Tasks and responsibilities in an organization are usually described in the form of roles. A person can have different roles on different occasions and a role can be held by several different people. The role is described in a certain context with activities, responsibilities and authorities. The role can then be staffed by one or several employees. TRIM describes a number of common roles within an IT organization. These roles are then linked to one or a number of functions which are responsible for fulfilling the purpose of the respective phase.
Instead of having unique roles for each process, the roles in TRIM are based on those which are normally present in an IT organization. The idea is that there should be a clear specification of how many roles are needed as a total and which responsibilities they have in the different processes and functions.
To ensure that the model described can be used by both large and small IT organizations, the book provides suggestions for roles and responsibilities for three different sizes of an IT organization.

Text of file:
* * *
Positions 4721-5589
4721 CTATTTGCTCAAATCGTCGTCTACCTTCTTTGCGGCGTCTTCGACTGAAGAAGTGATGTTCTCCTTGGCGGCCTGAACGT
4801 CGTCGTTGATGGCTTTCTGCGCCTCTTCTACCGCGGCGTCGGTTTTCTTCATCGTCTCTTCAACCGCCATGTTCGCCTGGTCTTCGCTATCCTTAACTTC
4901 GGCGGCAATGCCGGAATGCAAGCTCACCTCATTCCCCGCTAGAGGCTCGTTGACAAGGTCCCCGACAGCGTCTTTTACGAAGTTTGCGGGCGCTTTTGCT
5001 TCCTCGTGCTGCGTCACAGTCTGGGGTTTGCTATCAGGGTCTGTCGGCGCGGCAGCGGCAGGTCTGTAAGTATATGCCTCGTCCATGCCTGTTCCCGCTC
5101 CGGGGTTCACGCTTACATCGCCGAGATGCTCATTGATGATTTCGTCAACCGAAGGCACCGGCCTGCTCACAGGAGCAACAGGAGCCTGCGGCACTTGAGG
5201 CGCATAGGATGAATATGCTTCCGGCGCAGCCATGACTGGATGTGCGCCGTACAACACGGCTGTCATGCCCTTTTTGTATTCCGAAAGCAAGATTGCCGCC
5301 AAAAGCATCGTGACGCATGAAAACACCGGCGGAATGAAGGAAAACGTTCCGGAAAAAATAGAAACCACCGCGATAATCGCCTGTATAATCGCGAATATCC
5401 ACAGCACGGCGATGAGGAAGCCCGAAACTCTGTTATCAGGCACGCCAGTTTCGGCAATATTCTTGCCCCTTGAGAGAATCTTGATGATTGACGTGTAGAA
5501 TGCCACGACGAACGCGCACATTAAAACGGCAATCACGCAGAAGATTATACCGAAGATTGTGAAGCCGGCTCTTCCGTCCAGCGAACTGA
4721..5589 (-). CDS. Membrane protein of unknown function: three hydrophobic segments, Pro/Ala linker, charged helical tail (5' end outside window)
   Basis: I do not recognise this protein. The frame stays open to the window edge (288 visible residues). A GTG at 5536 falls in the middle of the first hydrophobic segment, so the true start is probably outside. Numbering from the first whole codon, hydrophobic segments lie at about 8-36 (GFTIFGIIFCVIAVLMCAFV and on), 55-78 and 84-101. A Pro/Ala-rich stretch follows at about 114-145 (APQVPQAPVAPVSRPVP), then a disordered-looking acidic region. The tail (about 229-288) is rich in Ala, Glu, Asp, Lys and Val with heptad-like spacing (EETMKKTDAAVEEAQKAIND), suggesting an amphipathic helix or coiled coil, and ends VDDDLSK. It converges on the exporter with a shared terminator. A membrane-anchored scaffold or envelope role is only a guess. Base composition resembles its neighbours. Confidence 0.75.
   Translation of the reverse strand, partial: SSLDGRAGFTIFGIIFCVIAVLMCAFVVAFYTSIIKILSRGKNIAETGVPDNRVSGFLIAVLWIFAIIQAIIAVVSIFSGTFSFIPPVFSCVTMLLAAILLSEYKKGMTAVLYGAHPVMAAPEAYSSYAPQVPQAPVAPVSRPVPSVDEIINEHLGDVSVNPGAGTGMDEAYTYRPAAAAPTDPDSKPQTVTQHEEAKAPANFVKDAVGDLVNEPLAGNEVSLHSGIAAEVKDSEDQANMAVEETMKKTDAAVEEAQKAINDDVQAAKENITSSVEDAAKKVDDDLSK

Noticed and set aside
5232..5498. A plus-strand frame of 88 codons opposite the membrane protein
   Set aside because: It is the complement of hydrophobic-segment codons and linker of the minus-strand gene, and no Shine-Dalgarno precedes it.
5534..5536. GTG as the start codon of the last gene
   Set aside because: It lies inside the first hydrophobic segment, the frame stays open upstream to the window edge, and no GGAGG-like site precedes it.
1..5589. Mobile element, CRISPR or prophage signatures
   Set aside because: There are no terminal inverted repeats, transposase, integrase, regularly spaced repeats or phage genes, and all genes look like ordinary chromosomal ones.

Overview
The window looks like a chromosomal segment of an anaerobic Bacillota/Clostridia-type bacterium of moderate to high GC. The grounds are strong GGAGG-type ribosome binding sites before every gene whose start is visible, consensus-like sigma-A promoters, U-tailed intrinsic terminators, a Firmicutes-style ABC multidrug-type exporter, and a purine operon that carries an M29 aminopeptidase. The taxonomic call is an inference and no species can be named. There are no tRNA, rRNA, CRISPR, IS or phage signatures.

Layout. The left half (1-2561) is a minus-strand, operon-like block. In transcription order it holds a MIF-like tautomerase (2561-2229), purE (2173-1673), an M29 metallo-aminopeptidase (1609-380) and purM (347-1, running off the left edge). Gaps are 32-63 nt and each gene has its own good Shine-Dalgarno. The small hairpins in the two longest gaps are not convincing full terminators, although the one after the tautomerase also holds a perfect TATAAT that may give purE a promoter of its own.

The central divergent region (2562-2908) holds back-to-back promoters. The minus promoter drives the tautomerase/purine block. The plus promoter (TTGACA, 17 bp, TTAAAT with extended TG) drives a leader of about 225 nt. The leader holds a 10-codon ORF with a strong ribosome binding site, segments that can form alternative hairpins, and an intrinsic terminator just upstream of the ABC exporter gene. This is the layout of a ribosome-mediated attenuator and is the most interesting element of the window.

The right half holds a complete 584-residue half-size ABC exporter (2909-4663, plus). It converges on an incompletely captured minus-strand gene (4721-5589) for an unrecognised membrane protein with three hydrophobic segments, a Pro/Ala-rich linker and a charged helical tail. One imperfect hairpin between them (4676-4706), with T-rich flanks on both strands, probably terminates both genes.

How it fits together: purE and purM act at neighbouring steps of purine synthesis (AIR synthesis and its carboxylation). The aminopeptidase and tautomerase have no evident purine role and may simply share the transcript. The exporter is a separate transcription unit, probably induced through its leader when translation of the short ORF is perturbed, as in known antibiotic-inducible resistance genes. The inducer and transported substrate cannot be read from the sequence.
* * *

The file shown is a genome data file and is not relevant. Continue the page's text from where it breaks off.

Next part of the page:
The total responsibility is constant regardless of size, as all parts are also needed for smaller organizations, however, the workload for each part will be smaller, which means that the IT organization can distribute the responsibility over a smaller number of roles. With smaller organizations, there will also be a smaller number of people involved, and the flow of issues will decrease in each process. This means that there is often no need to manage the flow as a process and it can then be documented as a procedure instead.
The following tables show examples of three different levels of IT organization. The smaller the organization, the fewer roles are needed and the greater number of activities can be managed as procedures instead of full-scale processes.